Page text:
Reggie McClain, RHP, Univ. of Missouri
Ht/Wt: 6’2”/ 195 | B/T: R/R | Age (as of draft date): 23y, 7m

McClain, a redshirt senior, doesn’t fit the typical SEC Friday night starter profile. He has a long, athletic build with a loose arm action from a high three-quarters slot, but lacks elite stuff. In the SEC opener against Florida, he relied on a heavy, sinking fastball at 88 to 90 mph to weak contact and awkward swings. His secondary pitches — a 78-to-81 changeup and high-70’s slider — showed above average with the same arm-side sink as his fastball and soft, loose action, respectively. The plus control (24 balls in 106 pitches) and command will undoubtedly play at the next level. The question is going to be whether he can miss enough bats with his secondary pitches. He would make for an interesting senior sign, but the ceiling is likely no more than that of a spot starter.

Dane Dunning, RHP, Univ. of Florida
Ht/Wt: 6’3”/205 | B/T: R/R | Age (as of draft date): 21y, 5m

Dunning who was once the Gators Sunday arm, has been relegated to a few weekday starts and middle relief work during weekend series. In several viewings out of the bullpen this spring, his fastball has been consistently 92 to 94 mph, touching 95 with late life. His secondary offerings include an 81-to-83 slider with late, hard bite from a high three-quarters slot and an 82-to-85 changeup that is a little firm at times, but does show some late fade. He uses an up-tempo delivery, but there is a slight hitch which may affect his timing and ability to locate his pitches. If Dunning can continue to develop his changeup, he stands a shot to land in a rotation at the next level, but it seems more likely he ends up in the bullpen at this point.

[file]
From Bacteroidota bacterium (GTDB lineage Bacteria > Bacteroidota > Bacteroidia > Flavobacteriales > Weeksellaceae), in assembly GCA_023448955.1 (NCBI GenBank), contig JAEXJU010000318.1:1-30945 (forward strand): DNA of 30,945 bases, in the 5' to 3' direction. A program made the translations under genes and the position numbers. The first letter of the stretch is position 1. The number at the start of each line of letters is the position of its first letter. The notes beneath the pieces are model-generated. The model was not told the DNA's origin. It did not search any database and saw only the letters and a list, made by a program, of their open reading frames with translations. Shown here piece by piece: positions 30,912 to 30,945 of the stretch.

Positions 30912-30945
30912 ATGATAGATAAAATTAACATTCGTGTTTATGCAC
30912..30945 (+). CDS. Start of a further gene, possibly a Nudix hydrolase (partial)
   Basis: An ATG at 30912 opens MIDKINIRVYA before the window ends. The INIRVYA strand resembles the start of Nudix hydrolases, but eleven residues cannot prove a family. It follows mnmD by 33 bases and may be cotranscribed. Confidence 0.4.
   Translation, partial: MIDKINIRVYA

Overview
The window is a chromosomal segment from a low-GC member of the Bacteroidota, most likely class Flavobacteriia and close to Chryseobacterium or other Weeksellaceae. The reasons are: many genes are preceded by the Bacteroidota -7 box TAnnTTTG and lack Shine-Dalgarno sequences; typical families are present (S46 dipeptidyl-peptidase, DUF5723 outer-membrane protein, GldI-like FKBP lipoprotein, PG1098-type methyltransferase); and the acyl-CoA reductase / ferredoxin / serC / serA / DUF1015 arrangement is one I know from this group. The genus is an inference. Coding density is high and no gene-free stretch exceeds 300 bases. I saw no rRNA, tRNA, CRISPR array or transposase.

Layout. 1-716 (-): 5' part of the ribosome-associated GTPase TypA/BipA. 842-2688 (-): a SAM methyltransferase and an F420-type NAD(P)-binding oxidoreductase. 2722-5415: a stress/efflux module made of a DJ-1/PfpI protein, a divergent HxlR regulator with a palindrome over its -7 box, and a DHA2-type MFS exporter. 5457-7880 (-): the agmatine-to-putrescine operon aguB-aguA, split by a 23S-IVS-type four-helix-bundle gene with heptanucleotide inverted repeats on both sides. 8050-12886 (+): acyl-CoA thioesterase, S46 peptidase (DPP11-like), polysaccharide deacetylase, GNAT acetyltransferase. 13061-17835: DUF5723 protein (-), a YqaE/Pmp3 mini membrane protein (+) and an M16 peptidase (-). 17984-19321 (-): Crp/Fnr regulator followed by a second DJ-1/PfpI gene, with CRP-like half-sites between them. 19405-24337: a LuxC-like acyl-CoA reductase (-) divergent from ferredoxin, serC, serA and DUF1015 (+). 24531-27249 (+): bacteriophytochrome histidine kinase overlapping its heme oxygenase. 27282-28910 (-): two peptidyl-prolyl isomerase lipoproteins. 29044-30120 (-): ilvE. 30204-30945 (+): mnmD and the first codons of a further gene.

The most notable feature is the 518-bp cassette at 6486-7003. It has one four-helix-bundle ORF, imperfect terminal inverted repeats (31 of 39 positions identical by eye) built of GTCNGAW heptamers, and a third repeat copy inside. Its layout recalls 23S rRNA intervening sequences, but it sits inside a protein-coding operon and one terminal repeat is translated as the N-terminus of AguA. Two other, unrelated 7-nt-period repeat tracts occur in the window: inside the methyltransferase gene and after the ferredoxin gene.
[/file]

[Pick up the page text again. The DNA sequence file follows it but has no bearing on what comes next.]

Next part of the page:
Buddy Reed, CF, Univ. of Florida
Ht/Wt: 6’4”/210 | B/T: S/R | Age (as of draft date): 21y, 1m

It’s easy to see why Reed is a potential first rounder. He has the type of profile evaluators dream about—long, athletic build with plus plus speed, plus arm, plus glove, and above-average raw power from both sides of the plate. His biggest issue is the ability to put the ball in play with frequency. While he has looked more comfortable at the plate as of late—turning ordinary singles into doubles and shooting the ball in the gaps for extra bases, he still looks raw at times. He has often been late on fastballs in obvious fastball counts (ex. 2-1 count, runners on 1st and 2nd) with three-hole hitter on deck. If he can learn to put the ball in play more often and lay off the spin, you’re looking at an above-average regular center fielder profile in the big leagues.

Nick Banks, RF, Texas A&M
Ht/Wt: 6’0”/215 | B/T: L/L | Age (as of draft date): 21y, 6m
Banks was also considered by some evaluators to go as high as the first round, but may have seen his stock drop due to his sluggish start this spring. He squared up several balls last Friday including two first-pitch sliders off Shore and an opposite field double that was inches from a home run, which suggests he has adequate bat-to-ball skills. His plate discipline and pitch recognition skills will need to improve if he wants to reach the average hit tool projection, however. He moved well in the outfield—tracked fly balls toward the wall with good routes—and has enough arm strength and carry on the ball to stick in right field. With that said, you’re looking at a prototypical first division right field profile—above-average raw power with an above-average arm and an average glove.